For more information on the microCMA visit RBD Instruments’ website here – microCMA

Putting Together a Compact UHV (Ultra-high Vacuum) Chamber for Spectroscopy

Small, inexpensive UHV chambers have been the backbone of many commercial labs and universities for decades. The cost of larger, feature-rich systems has gone up dramatically in recent years, making compact, DIY chambers even more cost-effective for specialized applications and education.

RBD has a range of products available to add value to your compact chamber, and in fact built our own recently to develop and test our microCMA compact Auger analyzer.

RBD Kimball Chamber
Kimball Physics chamber with RBD miniZ, IG2, and microCMA compact Auger analyzer

The Chamber

We started with an 8 inch spherical octagon chamber from Kimball Physics. This chamber has two 8.00″ CF and eight 2.75″ CF mounts, with an internal volume of  106.6 cu. in. (1,747 cc):

Kimball Physics Chamber
Kimball Physics 8.0″ Spherical Octagon – Vacuum Chamber

The vacuum chamber was fitted with an ion pump from Gamma Vacuum, and valves and windows from MDC. Affordable turbo pumps can be sourced from Pfeiffer (HiCube 80 Eco) and Edwards (nEXT85).

Rough vacuum gauges are available from a number of companies including Digivac.

Rough Vacuum Gauge
Rough vacuum gauge

Ion gauges and ion gauge controllers are available from a number of companies including Stanford Research Systems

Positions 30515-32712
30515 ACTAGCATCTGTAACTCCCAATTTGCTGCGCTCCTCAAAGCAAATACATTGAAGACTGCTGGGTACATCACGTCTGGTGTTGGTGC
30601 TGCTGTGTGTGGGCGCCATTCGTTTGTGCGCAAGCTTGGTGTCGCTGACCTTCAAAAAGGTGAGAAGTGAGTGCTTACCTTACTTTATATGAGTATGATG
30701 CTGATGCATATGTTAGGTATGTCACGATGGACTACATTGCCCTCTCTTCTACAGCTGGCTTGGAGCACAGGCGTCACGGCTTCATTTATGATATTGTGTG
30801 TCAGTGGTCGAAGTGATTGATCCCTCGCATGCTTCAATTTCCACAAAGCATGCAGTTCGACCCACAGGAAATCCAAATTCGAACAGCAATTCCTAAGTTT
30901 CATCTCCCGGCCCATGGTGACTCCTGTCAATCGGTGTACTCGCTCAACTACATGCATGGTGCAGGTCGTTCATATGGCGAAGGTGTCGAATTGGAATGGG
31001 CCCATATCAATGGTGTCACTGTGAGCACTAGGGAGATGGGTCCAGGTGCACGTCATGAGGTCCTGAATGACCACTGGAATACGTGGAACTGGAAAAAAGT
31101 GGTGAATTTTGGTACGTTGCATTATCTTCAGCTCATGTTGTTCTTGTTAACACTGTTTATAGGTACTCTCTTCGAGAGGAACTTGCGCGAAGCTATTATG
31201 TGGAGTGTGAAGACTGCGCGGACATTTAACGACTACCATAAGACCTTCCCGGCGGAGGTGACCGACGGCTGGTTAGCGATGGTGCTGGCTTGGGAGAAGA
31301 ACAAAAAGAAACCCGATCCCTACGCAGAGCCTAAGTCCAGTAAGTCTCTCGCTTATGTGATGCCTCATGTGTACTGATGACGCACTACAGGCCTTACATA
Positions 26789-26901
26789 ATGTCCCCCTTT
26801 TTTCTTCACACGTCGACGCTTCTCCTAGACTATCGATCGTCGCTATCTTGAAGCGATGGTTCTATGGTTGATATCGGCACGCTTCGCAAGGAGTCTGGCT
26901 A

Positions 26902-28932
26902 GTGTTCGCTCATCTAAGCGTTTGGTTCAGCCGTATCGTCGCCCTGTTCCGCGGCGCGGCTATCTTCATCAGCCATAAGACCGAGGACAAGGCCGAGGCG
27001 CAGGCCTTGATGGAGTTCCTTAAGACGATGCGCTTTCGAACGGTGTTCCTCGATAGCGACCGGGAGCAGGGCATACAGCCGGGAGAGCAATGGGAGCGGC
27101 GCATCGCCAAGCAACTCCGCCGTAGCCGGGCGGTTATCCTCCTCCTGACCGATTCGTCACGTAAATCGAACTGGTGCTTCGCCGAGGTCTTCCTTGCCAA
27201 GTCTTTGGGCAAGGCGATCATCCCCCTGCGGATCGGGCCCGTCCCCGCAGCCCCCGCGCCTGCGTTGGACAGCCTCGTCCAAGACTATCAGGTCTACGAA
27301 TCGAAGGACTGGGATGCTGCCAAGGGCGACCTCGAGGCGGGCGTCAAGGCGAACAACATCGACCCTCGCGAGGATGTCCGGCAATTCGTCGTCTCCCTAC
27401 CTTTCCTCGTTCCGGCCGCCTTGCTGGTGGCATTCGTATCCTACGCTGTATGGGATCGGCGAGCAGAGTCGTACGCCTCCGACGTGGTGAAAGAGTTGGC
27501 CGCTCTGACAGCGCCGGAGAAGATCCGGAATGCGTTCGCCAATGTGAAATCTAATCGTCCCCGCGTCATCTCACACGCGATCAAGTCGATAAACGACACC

Ion Gauge Controller
Ion gauge controller


To assist with water vapor desorption, the chamber is fitted with RBD’s miniZ. The mini-Z uses UVC radiation to desorb water from the chamber walls, resulting in faster pump-down times and lower ultimate vacuum.

RBD miniZ
RBD miniZ water vapor desorption system

This chamber is also fitted with RBD’s IG2 2 kV low cost sputter ion gun for specimen cleaning:


The ultimate purpose of this system was to house RBD’s microCMA compact Auger analyzer (shown below with the Z translator attached):

RBD microCMA
RBD’s microCMA compact Auger Analyzer

For applications that require elemental analysis, this chamber, with the addition of a PC and CMapp AES acquisition and data massage software, is now a complete system providing quantitative, surface-sensitive Auger electron spectroscopy. At around $50,000 for all the components listed here, this is one example of a budget-sensitive spectroscopy system that can be assembled, repaired and upgraded without costly field service visits.